No, a honeycomb chocolate bar does not mean that there is bee-made honeycomb in it. Honeycomb, if you're like me a few years ago and haven't heard of it yet, is a sugary and crumbly, toffee-like candy. The air holes mimic the spaces in a honeycomb, as the sweet taste mimics the taste of honey. But the Honeycomb bar from Chuao Chocolatier does in fact use honey, instead of simply mimicking it.
I've had a few Chuao bars before, but it usually isn't a brand I feel particularly drawn toward. Maybe it's the name. Maybe it's the packaging. Maybe it's even the flavors. Yet despite this almost-apathy, I have general good thoughts toward Chuao. I was looking at a Vosges bar before I saw this one, then thought, oh, I'll get the Chuao bar, Chuao is better than Vosges, right? Maybe. But I am rambling.
I find myself interested in one of the little logos on the back of the wrapper (no card box for this $4 bar, though most bars over $2 have one). It proclaims that this is "ethically sourced cacao." You see, I would often find myself explaining to people that a chocolate bar need not necessarily have a Fair Trade stamp in order to be fair trade/ethical. The Fair Trade system isn't perfect, and often chocolatiers who really care about the quality of their cocoa and work with the cacao farmers are going to be seeing that everyone is getting their due, even if they don't get their chocolate bars marked out with all the fancy labels. So I find it interesting that Chuao has included this separate label to let consumers know that they're paying attention to the ethical side.
As you can see, this is a beautiful bar of chocolate. It's a solid rectangle molded with the images of cacao beans and Chuao's label on top. The closest design I can think of was the setting of cacao vines on the old Starbucks chocolate bars. On the back of the bar, the finish is bumpy from all the little bits of honeycomb. These are set all around the chocolate and have a light yellow, honey color. The chocolate, which is 60% cocoa, is darker and less red than it appears in the pictures. It has a similar, marshmallow-like aroma to the Trader Joe's Dark Chocolate Lover's Bar, just in a much lighter version.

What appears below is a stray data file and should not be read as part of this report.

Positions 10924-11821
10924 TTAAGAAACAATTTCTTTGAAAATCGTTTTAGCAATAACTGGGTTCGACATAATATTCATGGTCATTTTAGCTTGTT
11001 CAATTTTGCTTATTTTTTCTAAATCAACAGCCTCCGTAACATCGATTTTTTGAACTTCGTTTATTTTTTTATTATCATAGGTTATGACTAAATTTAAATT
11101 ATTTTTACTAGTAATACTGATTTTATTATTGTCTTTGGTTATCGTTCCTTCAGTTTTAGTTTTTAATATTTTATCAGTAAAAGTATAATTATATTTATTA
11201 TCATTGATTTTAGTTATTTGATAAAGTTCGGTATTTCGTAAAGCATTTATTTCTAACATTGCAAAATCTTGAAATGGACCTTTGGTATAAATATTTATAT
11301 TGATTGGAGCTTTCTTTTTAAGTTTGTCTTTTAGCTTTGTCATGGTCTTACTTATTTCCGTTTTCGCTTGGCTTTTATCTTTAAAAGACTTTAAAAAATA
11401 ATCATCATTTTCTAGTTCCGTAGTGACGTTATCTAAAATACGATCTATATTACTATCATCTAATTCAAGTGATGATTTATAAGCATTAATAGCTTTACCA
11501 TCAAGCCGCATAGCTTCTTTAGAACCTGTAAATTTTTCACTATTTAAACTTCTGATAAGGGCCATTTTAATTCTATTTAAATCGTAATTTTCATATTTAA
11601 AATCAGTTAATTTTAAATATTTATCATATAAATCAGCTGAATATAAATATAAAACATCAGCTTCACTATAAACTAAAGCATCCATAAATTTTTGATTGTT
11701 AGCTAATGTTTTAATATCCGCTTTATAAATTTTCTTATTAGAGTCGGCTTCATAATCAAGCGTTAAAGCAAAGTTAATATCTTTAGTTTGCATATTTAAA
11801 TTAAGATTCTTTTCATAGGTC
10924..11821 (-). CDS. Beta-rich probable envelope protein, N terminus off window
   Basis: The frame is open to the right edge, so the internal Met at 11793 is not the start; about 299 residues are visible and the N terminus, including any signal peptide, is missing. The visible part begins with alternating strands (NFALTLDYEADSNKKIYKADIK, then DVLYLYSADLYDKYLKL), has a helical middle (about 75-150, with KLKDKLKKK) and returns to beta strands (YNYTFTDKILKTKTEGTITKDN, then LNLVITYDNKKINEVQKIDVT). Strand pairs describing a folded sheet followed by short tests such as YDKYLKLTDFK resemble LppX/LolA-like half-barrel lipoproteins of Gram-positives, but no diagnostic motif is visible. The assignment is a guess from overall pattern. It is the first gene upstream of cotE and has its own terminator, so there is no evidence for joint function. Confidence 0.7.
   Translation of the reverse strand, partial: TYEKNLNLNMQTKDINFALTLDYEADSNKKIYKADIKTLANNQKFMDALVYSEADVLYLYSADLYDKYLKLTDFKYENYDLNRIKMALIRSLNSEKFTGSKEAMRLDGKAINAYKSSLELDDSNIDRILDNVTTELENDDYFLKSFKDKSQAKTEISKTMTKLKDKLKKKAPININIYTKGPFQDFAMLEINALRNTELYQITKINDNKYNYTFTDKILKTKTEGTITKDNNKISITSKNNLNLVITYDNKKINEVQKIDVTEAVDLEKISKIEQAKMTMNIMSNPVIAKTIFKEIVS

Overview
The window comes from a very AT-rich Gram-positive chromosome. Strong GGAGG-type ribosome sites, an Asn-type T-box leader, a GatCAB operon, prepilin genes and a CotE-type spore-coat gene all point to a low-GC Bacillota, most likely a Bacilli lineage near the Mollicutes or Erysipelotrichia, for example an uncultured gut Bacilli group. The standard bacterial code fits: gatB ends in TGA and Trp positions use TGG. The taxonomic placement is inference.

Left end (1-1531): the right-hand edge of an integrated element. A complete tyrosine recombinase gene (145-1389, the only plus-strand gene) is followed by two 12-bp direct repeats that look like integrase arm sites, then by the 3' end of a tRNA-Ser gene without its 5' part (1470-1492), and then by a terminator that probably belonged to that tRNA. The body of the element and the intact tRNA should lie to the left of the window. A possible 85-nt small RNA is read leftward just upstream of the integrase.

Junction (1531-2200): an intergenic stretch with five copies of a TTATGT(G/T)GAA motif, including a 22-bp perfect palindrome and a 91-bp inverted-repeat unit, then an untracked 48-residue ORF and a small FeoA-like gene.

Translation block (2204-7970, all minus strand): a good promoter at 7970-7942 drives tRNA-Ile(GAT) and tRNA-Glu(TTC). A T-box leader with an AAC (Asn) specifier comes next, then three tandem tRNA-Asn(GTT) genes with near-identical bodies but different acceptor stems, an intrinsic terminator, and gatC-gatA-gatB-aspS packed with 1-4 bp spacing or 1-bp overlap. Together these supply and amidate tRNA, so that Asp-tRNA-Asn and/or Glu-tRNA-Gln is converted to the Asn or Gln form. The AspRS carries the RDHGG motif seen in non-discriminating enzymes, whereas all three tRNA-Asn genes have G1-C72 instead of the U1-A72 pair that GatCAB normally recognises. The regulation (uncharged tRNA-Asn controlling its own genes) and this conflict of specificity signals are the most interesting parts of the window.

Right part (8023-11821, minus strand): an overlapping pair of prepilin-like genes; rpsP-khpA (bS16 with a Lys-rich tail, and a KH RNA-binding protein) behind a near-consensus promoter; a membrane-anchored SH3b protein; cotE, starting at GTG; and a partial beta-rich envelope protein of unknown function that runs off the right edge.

I would tend to picture honey more with milk chocolate than with dark, sort of like in a Toblerone bar. But then that's why this is a fairly light dark chocolate at 60%. It doesn't have any bitterness to it, but it also isn't boring because it is accented by all that honeycomb. And what, as I have hinted, makes this honeycomb chocolate bar better than the one or two others I've had is that the honeycomb does contain honey and therefore does taste somewhat of honey. It's a light enough taste that you aren't overwhelmed by richness, yet the richness (paired with the dark, instead of milk chocolate) plays as much part as does the sweetness. So Chuao has taken the idea of honey chocolate and brought it away from the candy aisle and into the chocolate arena.
It's a sweet dark chocolate, but a sophisticated approach to sweetness. It's very pleasant.